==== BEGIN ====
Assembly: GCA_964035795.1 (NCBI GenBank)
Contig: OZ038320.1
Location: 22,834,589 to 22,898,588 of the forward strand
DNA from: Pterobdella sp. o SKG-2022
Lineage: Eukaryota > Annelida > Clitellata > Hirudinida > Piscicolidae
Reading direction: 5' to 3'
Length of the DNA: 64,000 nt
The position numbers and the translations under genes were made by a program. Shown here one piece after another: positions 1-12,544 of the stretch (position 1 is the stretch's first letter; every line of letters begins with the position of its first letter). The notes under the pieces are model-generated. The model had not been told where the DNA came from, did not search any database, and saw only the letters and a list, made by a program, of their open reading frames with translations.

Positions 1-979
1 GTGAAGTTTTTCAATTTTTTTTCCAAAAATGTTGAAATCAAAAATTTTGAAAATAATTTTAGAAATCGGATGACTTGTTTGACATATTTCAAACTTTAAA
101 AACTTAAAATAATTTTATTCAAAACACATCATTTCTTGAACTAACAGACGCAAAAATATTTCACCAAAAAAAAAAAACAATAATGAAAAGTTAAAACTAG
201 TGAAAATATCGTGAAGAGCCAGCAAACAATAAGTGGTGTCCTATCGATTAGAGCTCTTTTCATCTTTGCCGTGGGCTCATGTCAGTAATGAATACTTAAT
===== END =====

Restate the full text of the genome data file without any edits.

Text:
Assembly: GCA_964035795.1 (NCBI GenBank)
Contig: OZ038320.1
Location: 22,834,589 to 22,898,588 of the forward strand
DNA from: Pterobdella sp. o SKG-2022
Lineage: Eukaryota > Annelida > Clitellata > Hirudinida > Piscicolidae
Reading direction: 5' to 3'
Length of the DNA: 64,000 nt
The position numbers and the translations under genes were made by a program. Shown here one piece after another: positions 1-12,544 of the stretch (position 1 is the stretch's first letter; every line of letters begins with the position of its first letter). The notes under the pieces are model-generated. The model had not been told where the DNA came from, did not search any database, and saw only the letters and a list, made by a program, of their open reading frames with translations.

Positions 1-979
1 GTGAAGTTTTTCAATTTTTTTTCCAAAAATGTTGAAATCAAAAATTTTGAAAATAATTTTAGAAATCGGATGACTTGTTTGACATATTTCAAACTTTAAA
101 AACTTAAAATAATTTTATTCAAAACACATCATTTCTTGAACTAACAGACGCAAAAATATTTCACCAAAAAAAAAAAACAATAATGAAAAGTTAAAACTAG
201 TGAAAATATCGTGAAGAGCCAGCAAACAATAAGTGGTGTCCTATCGATTAGAGCTCTTTTCATCTTTGCCGTGGGCTCATGTCAGTAATGAATACTTAAT